Armed with a fresh degree, good intentions and the latest and greatest PMAB (preventative management of disruptive behaviors), I was ready to start helping people.
My first official shift was on an adolescent inpatient psychiatric unit in some city at some hospital, which for privacy reasons we can call “City Hospital.” I had three patients, one of whom was an 11-year-old boy with a history of the following:
- Self harm
- Aggressive behaviors
Let’s call him “Jack” (which is not his real name of course).
The shift went pretty well for the first few hours. Jack and I built a rapport over a mean game of battleship. We even talked about anger management. I was feeling great about the connection we were making and how well he was doing. But still, his continued physical escalations were a concern and I found out that he’d be going to a secure facility for further treatment rather than his home.
I had to break the news to him.
I sat down with Jack and let him know that he would not be going home. He immediately grabbed for the first thing he could reach (a telephone hand set) and winged it at me.
PMAB rule number 14 “deflect” only works when you are expecting something to be thrown at you. Don’t let the plastic fool you, it hurts!
Jack ran out of the room. I followed closely while giving him enough space to not feel threatened in hopes that he would slow down. He went into his room and slammed the door so hard it shook the halls. I thought this was an ok turn of events being that he was in his room within a secure facility where he had no access to anything dangerous.
Following protocol, I immediately got more staff and had a nurse wait outside his door in case he escalated again while I went to the video surveillance monitor to see what he was up to.
He seemed to be shredding a stuffed animal he had received on the unit. While it didn’t seem dangerous, it was suspicious, so I grabbed the charge nurse and we went down to see what he was up to. As soon as we opened the door we found him holding a shard of a broken CD he had hidden inside the stuffed animal. He had started cutting his arm with it while I was walking to his room from the monitor.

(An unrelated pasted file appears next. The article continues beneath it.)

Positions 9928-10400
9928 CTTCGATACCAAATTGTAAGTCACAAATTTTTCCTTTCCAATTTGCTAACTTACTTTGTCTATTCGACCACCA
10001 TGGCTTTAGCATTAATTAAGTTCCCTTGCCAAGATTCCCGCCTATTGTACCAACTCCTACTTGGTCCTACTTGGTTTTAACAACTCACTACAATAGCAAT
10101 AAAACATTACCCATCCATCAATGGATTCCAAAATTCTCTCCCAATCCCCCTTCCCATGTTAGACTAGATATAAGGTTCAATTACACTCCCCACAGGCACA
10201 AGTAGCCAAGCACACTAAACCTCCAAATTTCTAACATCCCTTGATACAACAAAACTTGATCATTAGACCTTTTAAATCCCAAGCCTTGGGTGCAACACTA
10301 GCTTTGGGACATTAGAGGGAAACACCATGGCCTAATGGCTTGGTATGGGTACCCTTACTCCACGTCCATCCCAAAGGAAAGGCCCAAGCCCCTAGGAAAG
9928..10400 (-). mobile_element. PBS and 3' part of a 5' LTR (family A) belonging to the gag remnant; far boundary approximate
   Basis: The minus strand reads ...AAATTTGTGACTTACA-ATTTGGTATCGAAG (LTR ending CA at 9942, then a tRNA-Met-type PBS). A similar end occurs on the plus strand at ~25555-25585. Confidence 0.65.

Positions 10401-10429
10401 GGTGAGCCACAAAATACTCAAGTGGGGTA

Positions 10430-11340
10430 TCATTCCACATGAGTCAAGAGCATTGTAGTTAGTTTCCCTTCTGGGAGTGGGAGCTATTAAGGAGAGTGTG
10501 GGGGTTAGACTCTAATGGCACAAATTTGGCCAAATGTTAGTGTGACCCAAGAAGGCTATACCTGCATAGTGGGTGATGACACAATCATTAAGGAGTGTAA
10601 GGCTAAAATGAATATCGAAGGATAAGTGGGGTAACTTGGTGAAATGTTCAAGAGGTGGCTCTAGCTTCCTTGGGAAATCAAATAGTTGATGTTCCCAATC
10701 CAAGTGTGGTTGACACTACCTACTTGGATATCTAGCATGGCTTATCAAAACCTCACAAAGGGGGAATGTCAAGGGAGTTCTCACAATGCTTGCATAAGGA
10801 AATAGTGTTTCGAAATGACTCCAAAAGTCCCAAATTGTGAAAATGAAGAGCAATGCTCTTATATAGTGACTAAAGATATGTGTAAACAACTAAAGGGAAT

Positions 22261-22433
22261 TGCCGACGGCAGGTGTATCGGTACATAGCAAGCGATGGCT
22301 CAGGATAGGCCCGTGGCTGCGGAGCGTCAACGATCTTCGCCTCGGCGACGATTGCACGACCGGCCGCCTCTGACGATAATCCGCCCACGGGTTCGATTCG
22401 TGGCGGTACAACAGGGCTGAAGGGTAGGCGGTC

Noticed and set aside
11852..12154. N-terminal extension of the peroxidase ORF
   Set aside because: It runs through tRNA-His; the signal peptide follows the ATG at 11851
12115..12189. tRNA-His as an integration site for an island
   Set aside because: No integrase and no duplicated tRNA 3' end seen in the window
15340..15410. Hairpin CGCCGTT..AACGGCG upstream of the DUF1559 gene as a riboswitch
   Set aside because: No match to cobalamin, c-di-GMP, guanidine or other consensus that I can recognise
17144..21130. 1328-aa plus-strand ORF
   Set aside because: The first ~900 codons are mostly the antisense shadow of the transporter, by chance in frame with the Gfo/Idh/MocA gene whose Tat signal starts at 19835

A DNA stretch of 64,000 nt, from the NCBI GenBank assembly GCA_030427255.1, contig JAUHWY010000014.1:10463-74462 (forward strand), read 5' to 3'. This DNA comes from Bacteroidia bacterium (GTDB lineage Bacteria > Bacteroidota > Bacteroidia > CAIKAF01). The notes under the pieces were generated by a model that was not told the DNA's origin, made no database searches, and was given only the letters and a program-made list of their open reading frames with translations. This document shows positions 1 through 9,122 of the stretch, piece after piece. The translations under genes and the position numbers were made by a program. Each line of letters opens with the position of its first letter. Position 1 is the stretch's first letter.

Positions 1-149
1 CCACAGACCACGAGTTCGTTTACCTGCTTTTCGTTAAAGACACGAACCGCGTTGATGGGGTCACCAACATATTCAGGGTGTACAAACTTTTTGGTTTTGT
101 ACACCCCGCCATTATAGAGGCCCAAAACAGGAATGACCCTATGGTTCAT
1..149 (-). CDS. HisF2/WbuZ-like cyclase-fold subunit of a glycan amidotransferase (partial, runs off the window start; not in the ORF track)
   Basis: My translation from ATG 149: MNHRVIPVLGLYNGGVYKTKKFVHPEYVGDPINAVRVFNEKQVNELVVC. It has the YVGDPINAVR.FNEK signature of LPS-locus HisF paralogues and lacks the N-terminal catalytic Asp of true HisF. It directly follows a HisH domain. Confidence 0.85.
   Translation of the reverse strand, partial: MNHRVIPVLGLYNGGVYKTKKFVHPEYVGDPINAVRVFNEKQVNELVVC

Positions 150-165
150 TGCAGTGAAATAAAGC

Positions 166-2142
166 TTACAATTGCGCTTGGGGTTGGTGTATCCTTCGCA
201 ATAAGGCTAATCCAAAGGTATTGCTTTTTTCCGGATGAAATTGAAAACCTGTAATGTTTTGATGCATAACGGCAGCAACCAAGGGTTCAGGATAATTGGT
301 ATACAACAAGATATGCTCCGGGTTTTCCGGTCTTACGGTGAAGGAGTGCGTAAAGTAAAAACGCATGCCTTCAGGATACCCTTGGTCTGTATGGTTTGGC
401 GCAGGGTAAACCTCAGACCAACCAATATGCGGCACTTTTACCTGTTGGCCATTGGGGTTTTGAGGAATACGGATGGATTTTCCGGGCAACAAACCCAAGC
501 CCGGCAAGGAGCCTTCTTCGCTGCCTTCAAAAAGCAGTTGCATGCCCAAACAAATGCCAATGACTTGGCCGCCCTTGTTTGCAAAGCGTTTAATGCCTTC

I started with the command “STOP!” hoping it might register with him.
Being that he was cutting we had no choice but to immediately go hands on. Again following protocol I did a loud “STAFF!” call to get help and the two of us went in to stop him from doing any serious damage to himself.
PMAB falls apart as soon as everything goes exactly not the way you were thinking it would. First we had to stop the cutting so we both swarmed in on the boy. After prying the shard out of his hands (suffering a small cut along the way), he lunged at me. The ideal would have been a “two person sitting wall hold,” but I swear there were limbs flying everywhere. It felt chaotic. The boy was escalating and he had been here before.
More staff showed up as he continued to fight us as hard as he could. No matter how we held him he cried out that we were hurting his arms, legs and even his spleen. He called me names and spit on me but the worst part was how heartbreaking it felt to see him in so much emotional pain. The whole ordeal went on for about 30 minutes until the order came for 4pt restraints. From there it was 1:1 watch and he took his PRN Ativan. He finally calmed down and even fell asleep.
I wasn’t sure if I was up for this. I felt exhausted physically and emotionally. I felt horrible for the boy who had so much history that brought him here. More than anything I felt like I had failed. What could I have done differently? How could I have better given him the news about his transition? And how could we have avoided having to restrain him?
Somehow I went back to work. I have now participated in probably over 50 restraints. They still suck and I still don’t always have a better alternative when the patient is being dangerous, but every now and again I can talk someone down or find an alternative and that feels like a win. Sometimes that small victory is a breakthrough. It’s all relative I guess but I sure wish there were more alternatives.